[N.B. This poem is a reaction to Mark Twain's notion that '[w]ar talk by men who have been in a war is always interesting; whereas moon talk by a poet who has not been in the moon is likely to be dull.' (source: Bartlett’s Book of Quotations, p.623 §16) .]
* * * * * * *
He might not wear his hat, but soon,
Mark Twain will survey your town,
Plumb your head and call you 'Clown.'
He'll bark 'Who're you to muse on the moon? ',
Chew his wet cigar and choose to frown.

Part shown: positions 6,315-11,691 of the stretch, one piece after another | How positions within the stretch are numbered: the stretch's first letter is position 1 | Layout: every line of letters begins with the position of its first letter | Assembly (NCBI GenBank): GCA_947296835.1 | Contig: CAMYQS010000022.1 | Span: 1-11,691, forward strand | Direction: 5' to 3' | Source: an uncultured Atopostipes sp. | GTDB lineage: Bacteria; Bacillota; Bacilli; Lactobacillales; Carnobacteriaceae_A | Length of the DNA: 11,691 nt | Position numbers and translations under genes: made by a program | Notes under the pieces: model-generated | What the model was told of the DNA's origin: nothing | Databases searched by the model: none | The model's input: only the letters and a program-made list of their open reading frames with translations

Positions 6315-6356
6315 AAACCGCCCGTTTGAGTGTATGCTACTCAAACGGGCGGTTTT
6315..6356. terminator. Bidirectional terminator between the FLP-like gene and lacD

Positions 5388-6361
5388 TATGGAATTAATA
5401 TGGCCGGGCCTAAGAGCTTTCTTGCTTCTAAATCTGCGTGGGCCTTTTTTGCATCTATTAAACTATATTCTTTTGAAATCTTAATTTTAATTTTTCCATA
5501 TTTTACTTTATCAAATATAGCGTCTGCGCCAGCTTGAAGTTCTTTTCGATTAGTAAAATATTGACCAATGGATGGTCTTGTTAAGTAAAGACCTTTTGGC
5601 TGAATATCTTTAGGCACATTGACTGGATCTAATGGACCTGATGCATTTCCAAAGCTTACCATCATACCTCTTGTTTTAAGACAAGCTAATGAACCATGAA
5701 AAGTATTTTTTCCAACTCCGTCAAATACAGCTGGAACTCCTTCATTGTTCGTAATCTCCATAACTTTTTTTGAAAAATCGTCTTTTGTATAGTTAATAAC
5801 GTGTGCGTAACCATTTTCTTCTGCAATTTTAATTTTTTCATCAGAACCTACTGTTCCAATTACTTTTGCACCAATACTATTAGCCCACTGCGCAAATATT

He'll choose to frown for sure.
Half his frowns are half-smiles.
But you get to choose his reason.
Methinks he fears the old ruse of false allure.
Some ears hear how seasons
Whisper to pass the torch.
After a time your eyes see her
Illumed in solar torchlight.
We who've seen such beams
Hit their mark, as stars fling arrows
To glitter our wounded porches,
Have certainly 'been in' the moon.
I hope this deft being-there soon narrows